Foul Is Fair by Hannah Capin is an absolutely stunning read and nothing like I thought it would be. Powerful and fierce, I found myself unable to put it down and even when I wasn’t reading it I couldn’t stop thinking about it (or wanting to talk to people about it). I loved it.
WHAT’S IT ABOUT?
Jade Khanjara and her three best friends rule their glittering LA circle. They decide how the party ends – every night but one. The night four boys spike Jade’s drink, lock her in a room and brutally attack her. The night they try to ruin her.
But they chose the wrong girl. Certain that the boys will face no consequences, Jade and her friends take vengeance into their own hands. There’s no mercy left: and now Jade won’t rest until she gets bloody satisfaction . . .
Wow… Just wow!!!
I was not expecting that and in fact for the first few chapters I wasn’t sure I was going to get on with this book at all. The writing style is unique, it’s heavy on imagery (lots of references to birds and talons and wings), and I’m still not sure I liked it (not a fan of imagery) but this wouldn’t be anywhere near as powerful and original without it.
Despite the pretty big clue in the title I honestly didn’t realise this was a YA retelling of Macbeth till I was around quarter of the way through. The story follows Elle/Jade, the Lady Macbeth, who with the help of her three best friends, vows to get revenge on the group of boys who drugged and sexually assaulted her at a party. She changes her appearance and sets about infiltrating their group with a view to destroying them from the inside.
Jade is an incredibly powerful, complex and unique character and one I don’t think I’ll forget any time soon. She’s a popular, mean girl from a wealthy family who is determined to not let what happened to her change her. While she’s downright nasty to those who are trying to help her and isn’t necessarily that likeable you can’t help but admire her determination to not let what happens change her. She refuses to be a victim or even a survivor and I found myself somewhat rooting for her to succeed even though her plan seems crazy and over the top.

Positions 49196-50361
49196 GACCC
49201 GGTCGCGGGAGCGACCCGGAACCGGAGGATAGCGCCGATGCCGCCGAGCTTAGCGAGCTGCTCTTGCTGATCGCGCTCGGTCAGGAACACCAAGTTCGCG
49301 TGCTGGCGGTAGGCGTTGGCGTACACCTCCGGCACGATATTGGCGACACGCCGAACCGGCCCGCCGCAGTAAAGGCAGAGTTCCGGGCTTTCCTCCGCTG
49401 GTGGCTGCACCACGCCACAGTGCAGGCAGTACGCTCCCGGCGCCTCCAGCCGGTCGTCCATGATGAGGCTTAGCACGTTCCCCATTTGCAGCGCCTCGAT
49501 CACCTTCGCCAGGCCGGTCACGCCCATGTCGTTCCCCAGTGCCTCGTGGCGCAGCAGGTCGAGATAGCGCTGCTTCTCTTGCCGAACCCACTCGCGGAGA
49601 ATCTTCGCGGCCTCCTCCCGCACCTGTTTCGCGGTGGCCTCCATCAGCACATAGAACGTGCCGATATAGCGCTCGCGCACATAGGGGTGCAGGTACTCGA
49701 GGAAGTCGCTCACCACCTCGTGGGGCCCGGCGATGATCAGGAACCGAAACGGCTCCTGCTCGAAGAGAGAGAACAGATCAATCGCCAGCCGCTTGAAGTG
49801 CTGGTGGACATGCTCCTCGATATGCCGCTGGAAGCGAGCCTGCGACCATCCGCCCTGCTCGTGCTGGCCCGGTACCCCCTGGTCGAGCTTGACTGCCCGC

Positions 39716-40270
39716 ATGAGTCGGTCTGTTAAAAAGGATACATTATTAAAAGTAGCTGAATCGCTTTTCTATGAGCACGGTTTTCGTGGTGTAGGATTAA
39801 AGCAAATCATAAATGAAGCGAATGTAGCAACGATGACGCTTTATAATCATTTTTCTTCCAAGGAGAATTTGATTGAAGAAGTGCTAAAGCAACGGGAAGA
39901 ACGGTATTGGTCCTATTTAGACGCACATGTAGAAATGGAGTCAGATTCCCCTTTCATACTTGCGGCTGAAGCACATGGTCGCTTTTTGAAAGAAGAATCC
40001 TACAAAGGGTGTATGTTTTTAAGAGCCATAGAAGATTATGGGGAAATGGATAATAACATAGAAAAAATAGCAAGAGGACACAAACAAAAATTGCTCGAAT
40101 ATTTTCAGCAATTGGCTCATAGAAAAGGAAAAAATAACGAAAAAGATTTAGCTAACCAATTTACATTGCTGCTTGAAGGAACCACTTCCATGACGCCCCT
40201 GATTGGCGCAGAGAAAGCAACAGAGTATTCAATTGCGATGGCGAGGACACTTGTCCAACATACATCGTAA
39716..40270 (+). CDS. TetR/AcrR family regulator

As you can probably imagine this is not an easy read. The assault is off the page but it’s referred to throughout. It’s a violent and twisted story that even I found a little shocking at times. It is however incredibly well done and once I got past my initial uncertainty about the writing style I couldn’t put it down. It’s one of those stories that invades your thoughts, that even when you’re not reading keeps buzzing around your head.
As someone who studied Macbeth at school (many, many years ago). I loved all of the little references to the original. The naming of the characters does make it a little obvious who is in which part (Mack, Banks, Duffy, Duncan) but it’s still fantastic to watch the drama unfold and there are so many other small references and quotes snuck in that it’s a joy for any fans of the original.
That being said, it probably doesn’t matter if you don’t know the play, it’s just as powerful and engaging on it’s own merit, but I think you will get so much more out of it if you do.
Overall this is a stunning read and one that I think I’ll remember for a long time to come.
Thanks to Netgalley and the publisher for providing me with an ARC. This has in no way influenced my review.